Discover how the work you do this quarter could set you up for a smoother AAP cycle for years to come—and feed your diversity & inclusion initiatives while ensuring you’re always audit-ready.
If you’re reading this article, you’re already thinking about 2021—a fantastic start. However, this isn’t just your opportunity to get ahead of next year’s Affirmative Action Plan. AAPs are an ongoing process, something with practical applications throughout the year, and there’s no substitute for thorough planning and prep.
The tips in this article, drawing on our webinar ‘2021 Checklist for Affirmative Action and Diversity Initiatives’, will help you achieve an always-on AAP, and reap the significant rewards of doing so.
1) Perform Your Program’s Essential Maintenance
Year-end is a great time to assess and take stock of all the aspects of your strategy that need periodic maintenance. This could mean:
- Digging into your processes to see where you have gaps.
- Conducting meetings to review your existing programs and align D&I goals with corporate goals.
- Reviewing surveys currently in distribution—if continuing, now’s the time to tweak and change them so you’re not caught off guard next year.
- Assessing your current demographics at every level of your organization.
- Taking a look at the contents of your training: Do you have unconscious bias training courses that you should be rolling out? How are you going to get that info out there?
2) Address Your Data Challenges
Data validation and reconciliation are among the most critical of your maintenance tasks. We strongly advise against waiting until an audit happens to weed out all your data issues. This is the most time-consuming part of your whole process and one that inevitably causes delays while the team scrambles to clean the data.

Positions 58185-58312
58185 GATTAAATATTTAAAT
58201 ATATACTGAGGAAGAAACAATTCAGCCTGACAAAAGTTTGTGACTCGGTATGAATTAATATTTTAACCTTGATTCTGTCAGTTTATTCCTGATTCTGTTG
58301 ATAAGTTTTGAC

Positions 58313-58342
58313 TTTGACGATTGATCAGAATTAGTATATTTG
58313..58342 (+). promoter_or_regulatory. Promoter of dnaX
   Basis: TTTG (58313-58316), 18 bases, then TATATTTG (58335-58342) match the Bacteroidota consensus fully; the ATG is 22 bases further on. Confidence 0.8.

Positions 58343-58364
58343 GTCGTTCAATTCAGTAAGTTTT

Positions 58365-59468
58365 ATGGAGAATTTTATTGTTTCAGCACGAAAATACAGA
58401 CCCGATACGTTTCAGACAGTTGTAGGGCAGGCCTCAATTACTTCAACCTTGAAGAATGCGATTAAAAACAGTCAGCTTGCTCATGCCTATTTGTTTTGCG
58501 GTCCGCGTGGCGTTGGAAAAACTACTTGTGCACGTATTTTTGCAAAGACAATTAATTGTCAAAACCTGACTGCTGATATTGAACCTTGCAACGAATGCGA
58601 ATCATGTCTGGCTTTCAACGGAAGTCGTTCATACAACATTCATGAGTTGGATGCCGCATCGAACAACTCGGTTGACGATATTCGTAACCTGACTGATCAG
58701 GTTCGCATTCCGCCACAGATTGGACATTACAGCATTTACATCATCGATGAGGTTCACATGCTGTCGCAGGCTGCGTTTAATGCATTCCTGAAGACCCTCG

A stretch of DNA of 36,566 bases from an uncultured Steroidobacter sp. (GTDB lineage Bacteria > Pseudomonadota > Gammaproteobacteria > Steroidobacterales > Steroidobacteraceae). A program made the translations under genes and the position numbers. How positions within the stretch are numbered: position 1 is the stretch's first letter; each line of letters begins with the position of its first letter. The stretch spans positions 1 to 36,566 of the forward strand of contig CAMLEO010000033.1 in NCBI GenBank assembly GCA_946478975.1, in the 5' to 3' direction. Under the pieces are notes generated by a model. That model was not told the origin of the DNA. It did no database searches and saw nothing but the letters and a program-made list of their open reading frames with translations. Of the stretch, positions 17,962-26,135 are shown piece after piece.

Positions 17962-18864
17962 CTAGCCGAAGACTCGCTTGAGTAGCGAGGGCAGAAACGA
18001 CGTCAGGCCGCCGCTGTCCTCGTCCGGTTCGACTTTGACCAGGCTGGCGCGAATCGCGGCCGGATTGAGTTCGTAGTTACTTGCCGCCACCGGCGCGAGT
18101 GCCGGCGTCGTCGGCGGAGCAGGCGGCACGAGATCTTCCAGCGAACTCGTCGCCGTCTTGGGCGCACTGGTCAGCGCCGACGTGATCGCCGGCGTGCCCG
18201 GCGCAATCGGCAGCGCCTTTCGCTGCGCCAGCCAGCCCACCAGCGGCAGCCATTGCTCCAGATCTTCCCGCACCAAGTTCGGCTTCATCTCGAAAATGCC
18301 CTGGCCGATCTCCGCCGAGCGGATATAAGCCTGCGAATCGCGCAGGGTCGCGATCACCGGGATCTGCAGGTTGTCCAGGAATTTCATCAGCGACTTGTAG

Rally everyone to look over the data—your D&I group, HRIS teams, and beyond. The data will only be useful to these teams if it’s timely, accurate, and includes all the fields they need to produce reporting that supports their initiatives. If you’re changing systems and/or job group structures, it’s always a good idea to work with your consultants to work through these.
Start by pulling test data to see what kinds of issues you encounter. Some classic areas that drag your data down include:
- Poor data entry: this can include misspellings, typos, transpositions, and variations in spelling/naming.
- Data missing from database fields: for example, missing race or gender codes.
- Inconsistency of data between systems: commonly a problem with pre- and post-hiring systems (e.g. ATS to HRIS).
- Broken hierarchies and relationships.
- Lack of companywide or industry-wide data coding standards.
- Unreconciled data from multiple databases: especially when you have a large number of different departments and/or organizations (Note: this can be especially time-consuming).
- Poorly documented or obsolete data: often encountered when incorporating data from older systems.
Also on the blog: ‘How to Use a Climate Survey to Understand and Nurture Diversity and Inclusion’
3) Take Stock of Your Data and Consider Where It Could Be Used
With the promise of clean data, it’s easier to change the conversation from compliance to diversity.
Start by finding out how much info you already have in your HRIS, your payroll, and other systems. Look into whether you have the info necessary to create roll-ups and breakout reports that would enable you to start sharing information throughout your organizational hierarchy. You’re probably spending a lot of time on this anyway. So it makes sense to look at how much additional information you could get, and who that would be useful for.
Consider how the data could be used for areas such as management reporting. Your AAP runs on similar data to diversity-related workforce planning, recruitment, and outreach planning efforts across your organization. Once you bring your leadership in and prove the value of making the data more widely useful, you should be able to leverage them as a change agent.
Get all stakeholders involved and aligned on what’s required. Ask yourself: if you just pulled in a few additional fields, what could you achieve? With the right data, a company can meet the compliance requirement, provide talent acquisition staff an index of needs, and provide the diversity team with metrics to build and monitor its programs during the year.
Read more: ‘3 Reasons to Monitor Your Affirmative Action Plan (And 3 Ways to Do It Well)’
4) Access the Right Data With the Right Technology